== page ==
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Oncogene. 1995 Nov 16;11(10):2175-8.

UREB1, a tyrosine phosphorylated nuclear protein, inhibits p53 transactivation.

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Neurobiology and Anesthesiology Branch, National Institute of Dental Research, National Institutes of Health, Bethesda, MD 20892, USA.


Tumor suppressor p53 is a transcription activator that upregulates target genes containing the p53 binding site. UREB1, a DNA binding protein that is tyrosine phosphorylated in vivo, shares a significant homology with the human papilloma virus E6 associated protein (E6-AP). E6-AP forms a ternary complex with E6 and p53 and participates in the ubiquitination of p53. Based on the homology with E6-AP, but taking into account the nuclear localization of UREB1 and its smaller size, the present study used a transient transfection system to examine whether UREB1 influenced p53-stimulated transcription. Co-transfection of a vector expressing wildtype UREB1 with one expressing p53 into H1299, a p53 negative cell line, resulted in a pronounced suppression of p53 transactivation. The inhibitory effect was significantly attenuated by mutation of a tyrosine residue in the consensus tyrosine phosphorylation sequence of UREB1. These data suggest that optimal suppression of p53 transactivation requires tyrosine phosphorylated UREB1 and that tyrosine phosphorylation and dephosphorylation processes may be involved in the regulation of p53 transactivation.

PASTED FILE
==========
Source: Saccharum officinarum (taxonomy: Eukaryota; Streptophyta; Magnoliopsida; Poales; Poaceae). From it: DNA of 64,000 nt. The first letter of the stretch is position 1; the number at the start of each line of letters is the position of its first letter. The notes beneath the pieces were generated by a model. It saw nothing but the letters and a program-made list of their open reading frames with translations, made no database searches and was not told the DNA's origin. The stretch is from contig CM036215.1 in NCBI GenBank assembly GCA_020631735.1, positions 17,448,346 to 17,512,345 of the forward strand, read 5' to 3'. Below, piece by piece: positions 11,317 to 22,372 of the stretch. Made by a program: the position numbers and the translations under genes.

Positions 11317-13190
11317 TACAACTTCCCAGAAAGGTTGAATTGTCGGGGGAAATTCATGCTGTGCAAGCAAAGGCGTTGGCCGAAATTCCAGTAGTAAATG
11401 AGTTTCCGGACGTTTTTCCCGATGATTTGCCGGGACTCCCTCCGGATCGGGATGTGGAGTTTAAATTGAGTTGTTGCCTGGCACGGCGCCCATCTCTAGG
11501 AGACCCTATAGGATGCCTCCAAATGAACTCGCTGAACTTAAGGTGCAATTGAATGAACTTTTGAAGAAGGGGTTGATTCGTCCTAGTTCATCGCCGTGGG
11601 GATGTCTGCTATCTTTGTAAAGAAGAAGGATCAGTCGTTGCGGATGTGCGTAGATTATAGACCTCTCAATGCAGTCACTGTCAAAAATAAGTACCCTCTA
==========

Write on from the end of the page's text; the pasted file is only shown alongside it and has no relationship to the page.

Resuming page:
[Indexed for MEDLINE]

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